State government’s first priority is simple: to help people and to do so by creating an environment in which its constituents can flourish. For over 200 years, state and local governments have been serving people and have greatly increased their services. As these services have increased, so has the demand of constituent needs. Artificial intelligence (AI) can equip states to surge ahead faster than ever before as services continue to increase and critical needs arise. By leveraging prediction and augmented decision-making, governments can address the needs of taxpayers proactively while quickly adapting to evolving circumstances. Over the course of this blog series, we will address five critical ways that AI can help your state solve its hardest problems—beginning with the most immediate need facing states and localities today: crisis response.

The COVID-19 pandemic gave a stark reminder to the world of the inevitability of a public health crisis. Unfortunately, the pandemic also highlighted just how ill-prepared much of the world was to respond. Likewise, the U.S. was left flat-footed at the state and local level. COVID-19 was not the first crisis state governments have had to face and it will not be the last.

State governments must enhance their crisis response for the future immediately—and AI can help.

When tackling a crisis, policymakers are often confronted with a scarcity of reliable information—as is the case regarding community spread and COVID-19 variant surges in respective communities. Many available forecasts provide less than four weeks notice at the state and county level. Additionally, these forecasts often miss surges in community transmission until it is too late to change course. As a result, policymakers are left without enough time to create and implement targeted, localized strategies in time to prevent outbreaks.

DataRobot helped combat this problem head on by applying AI to evaluate and predict resource allocation and identify the most impacted communities from a national to county level. On average, DataRobot forecasts had a 21 percent lower rate of error than all other published competing models over a six to eight week period. Additionally, our AI predicted disease impact up to six months in advance by leveraging more than 450 variables including mobility and unreported infections at the local county level.

For example, the COVID-19 vaccine trials required long-term forecasting to identify which hospital locations across the nation were most suitable to enroll participants. At the time, much of the available data was limited and inaccurate as a result of forecasting based on traditional—and outdated— epidemiological modeling. DataRobot applied an innovative, hybrid modeling approach, which combines mechanist epidemiological modeling with the enhanced predictive power of AI to identify COVID-19 hotspots months in advance by optimizing parameters daily to match rapidly changing dynamics of viral spread.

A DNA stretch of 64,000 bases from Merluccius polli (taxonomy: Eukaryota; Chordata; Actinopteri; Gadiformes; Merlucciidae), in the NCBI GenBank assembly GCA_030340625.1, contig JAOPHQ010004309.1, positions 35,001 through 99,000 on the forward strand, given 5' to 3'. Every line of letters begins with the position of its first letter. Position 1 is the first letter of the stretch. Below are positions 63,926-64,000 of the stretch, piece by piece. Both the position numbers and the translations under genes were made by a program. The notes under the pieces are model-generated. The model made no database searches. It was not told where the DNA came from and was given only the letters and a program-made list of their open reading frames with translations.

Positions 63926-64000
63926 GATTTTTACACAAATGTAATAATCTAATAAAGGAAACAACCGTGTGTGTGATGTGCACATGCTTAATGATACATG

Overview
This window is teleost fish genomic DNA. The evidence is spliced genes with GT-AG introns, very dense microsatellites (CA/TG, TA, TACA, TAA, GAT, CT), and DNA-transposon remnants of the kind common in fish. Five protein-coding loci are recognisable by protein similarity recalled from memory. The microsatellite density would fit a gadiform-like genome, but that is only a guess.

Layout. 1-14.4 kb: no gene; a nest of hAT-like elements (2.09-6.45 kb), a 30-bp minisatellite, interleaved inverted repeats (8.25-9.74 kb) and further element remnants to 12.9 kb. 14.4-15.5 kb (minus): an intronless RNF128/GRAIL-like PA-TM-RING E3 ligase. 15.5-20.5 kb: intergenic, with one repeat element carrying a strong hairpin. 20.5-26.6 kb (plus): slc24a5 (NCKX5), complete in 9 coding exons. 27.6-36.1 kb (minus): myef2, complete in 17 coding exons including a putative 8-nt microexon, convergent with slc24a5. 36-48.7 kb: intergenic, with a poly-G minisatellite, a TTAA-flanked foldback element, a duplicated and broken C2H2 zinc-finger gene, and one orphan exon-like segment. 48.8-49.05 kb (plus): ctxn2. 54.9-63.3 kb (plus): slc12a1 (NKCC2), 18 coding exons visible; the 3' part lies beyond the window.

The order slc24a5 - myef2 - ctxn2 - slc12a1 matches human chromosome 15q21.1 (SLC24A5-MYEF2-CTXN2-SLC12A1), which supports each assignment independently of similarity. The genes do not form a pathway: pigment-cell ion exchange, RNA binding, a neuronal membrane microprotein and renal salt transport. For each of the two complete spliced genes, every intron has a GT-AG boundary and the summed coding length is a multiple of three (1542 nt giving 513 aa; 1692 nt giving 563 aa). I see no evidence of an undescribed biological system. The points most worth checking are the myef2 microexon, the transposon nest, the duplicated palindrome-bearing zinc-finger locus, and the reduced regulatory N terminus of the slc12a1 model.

When collecting data at the county level, it is critical that vast differences in the size of counties across the nation are taken into account—whether the county has a few hundred people or a few million. DataRobot models successfully identified areas with high per-capita infection rates across the board, not only the densely populated urban counties. This approach allows end-users to make better informed decisions when assessing risk and other criteria such as age or ethnic diversity.

Traditional predictive models do not account for anomaly detection on data reporting issues (e.g., reporting backlogs). When these backlogs are not caught and corrected, these reporting issues can cause modeling errors resulting in untrustworthy forecasts. This was prevalent in the reporting anomaly in Houston, Texas in 2020, which led open source models (and the general public) to believe a large spike in COVID-19 cases were on the horizon when there was simply a backlog of reporting that went undetected until it was too late. The DataRobot platform and team provided long-term forecasting, localized intelligence, and continuous learning that addressed backlogs of data, allowed policymakers to rapidly adapt public health policy, and integrated variants of interest and concern across multiple geographic scales to create a best-in-class AI-driven solution for infections, cases, and deaths.

Augmented decision intelligence can help control outbreaks by informing public policy decisions such as travel and testing policies and optimizing the allocation of resources such as funding, vaccines, tests, ventilators, plasma, and personnel.  To optimally provide for those most at-risk, real-world timelines must be aligned with real-world needs. AI will be critical for future crisis response and meeting public health needs.

 

This feature was republished from datarobot.

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